# Is this a Ghc(i) Bug?!, 19 - 1 not equal to 18?

I want to generate all prime-roots for a "quotient group" (I hope that's "prime Restklassengruppe" in english ;))

import Data.List (nub)
primeroots rclass = filter (\(x,y) -> (18) == y) produceAllCandidates where
produceAllCandidates = map makeOneCandidate [1..rclass] where
makeOneCandidate elem = (elem,  (length (nub (map (\x -> (mod (elem ^ x) rclass)) [0..(rclass -1)]))))


Then I run this in ghci and get

> primeroots 19
> [(2,18),(3,18),(10,18),(13,18),(14,18),(15,18)]


but if I change the 18 in the first line to rclass - 1 (which should yield 18, and does this for all but 15 anyways):

primeroots rclass = filter (\(x,y) -> (rclass - 1) == y) produceAllCandidates where


and run it with the same Argument

> primeroots 19
> [(2,18),(3,18),(10,18),(13,18),(14,18)]


Why do I get different results when changing 18 to (rclass - 1) when I call it so, that rclass will be 19 (which then should make (rclass -1) 18?!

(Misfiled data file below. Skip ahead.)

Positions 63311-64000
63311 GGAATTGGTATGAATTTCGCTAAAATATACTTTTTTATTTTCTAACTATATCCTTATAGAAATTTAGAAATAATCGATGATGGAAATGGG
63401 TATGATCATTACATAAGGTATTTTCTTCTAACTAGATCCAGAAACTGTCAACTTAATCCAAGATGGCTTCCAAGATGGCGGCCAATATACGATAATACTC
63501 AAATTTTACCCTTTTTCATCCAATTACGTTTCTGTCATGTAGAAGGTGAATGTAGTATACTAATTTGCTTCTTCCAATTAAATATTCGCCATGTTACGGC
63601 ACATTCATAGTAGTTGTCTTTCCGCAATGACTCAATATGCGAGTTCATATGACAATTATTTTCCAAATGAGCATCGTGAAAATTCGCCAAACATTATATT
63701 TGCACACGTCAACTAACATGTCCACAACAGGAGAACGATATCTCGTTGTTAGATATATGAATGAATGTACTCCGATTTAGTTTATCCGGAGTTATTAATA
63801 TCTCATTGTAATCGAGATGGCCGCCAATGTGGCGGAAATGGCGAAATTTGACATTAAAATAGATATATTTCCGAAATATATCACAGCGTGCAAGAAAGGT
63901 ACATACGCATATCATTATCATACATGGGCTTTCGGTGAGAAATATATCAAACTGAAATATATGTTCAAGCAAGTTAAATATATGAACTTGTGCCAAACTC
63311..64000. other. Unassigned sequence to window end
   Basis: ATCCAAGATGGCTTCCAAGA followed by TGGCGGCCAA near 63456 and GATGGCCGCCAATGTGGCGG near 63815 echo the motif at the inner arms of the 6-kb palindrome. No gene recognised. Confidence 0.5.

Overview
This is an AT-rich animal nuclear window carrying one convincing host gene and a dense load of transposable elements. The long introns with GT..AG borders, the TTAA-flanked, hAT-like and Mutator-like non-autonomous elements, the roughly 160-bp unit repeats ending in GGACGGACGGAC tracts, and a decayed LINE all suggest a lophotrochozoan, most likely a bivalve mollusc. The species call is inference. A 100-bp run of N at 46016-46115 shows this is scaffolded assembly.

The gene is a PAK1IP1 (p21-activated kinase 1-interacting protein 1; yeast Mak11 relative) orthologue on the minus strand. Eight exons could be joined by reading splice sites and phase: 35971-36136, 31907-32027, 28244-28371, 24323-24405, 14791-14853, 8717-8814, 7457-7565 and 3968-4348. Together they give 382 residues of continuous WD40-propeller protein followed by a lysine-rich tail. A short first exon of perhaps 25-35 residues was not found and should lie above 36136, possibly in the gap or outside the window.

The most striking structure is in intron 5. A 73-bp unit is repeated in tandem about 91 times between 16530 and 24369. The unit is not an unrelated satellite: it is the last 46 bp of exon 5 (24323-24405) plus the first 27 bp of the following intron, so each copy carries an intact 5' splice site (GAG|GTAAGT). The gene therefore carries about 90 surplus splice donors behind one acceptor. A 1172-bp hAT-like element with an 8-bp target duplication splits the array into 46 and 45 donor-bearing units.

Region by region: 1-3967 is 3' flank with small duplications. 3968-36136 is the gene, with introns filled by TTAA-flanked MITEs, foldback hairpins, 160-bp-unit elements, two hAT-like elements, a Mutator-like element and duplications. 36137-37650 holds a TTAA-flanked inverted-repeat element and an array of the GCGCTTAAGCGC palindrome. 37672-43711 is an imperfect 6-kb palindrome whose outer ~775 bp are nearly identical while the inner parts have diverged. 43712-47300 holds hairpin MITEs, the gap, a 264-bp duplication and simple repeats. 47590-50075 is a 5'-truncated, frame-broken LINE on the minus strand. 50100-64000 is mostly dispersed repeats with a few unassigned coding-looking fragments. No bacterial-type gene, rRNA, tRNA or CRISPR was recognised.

-
thanks, I updated it – Dender Feb 8 '14 at 14:18
In the first case the type is Integral t => t -> [(t, Int)] and in the second the type is Int -> [(Int, Int)]. I'm not sure what your function is doing, but do you have some integer oveflow occurring somewhere? – Tom Ellis Feb 8 '14 at 14:35
If you replace (rclass - 1) == y with fromIntegral (rclass - 1) == y it will do what you expect. – Tom Ellis Feb 8 '14 at 14:40

It seems to be a matter of types; forcing the output type to be Int makes a difference:

Prelude Data.List> primeroots 19
[(2,18),(3,18),(10,18),(13,18),(14,18),(15,18)]
Prelude Data.List> primeroots 19 :: [(Int, Int)]
[(2,18),(3,18),(10,18),(13,18),(14,18)]


Narrowing it down:

Prelude Data.List> let foo rclass elem = map (\x -> (mod (elem ^ x) rclass)) [0..(rclass -1)]
Prelude Data.List> foo (19 :: Int) 15
[1,15,16,12,9,2,11,13,5,18,4,3,7,10,17,8,6,5,9]
Prelude Data.List> foo (19 :: Integer) 15
[1,15,16,12,9,2,11,13,5,18,4,3,7,10,17,8,6,14,1]


Note that the last two elements are different. These are formed by mod (15 ^ 17) 19 and mod (15 ^ 18) 19, respectively, which overflow the Int type.

To do this correctly for small numbers, write some kind of powMod function, or be a bit wasteful and force the type to be Integer.

-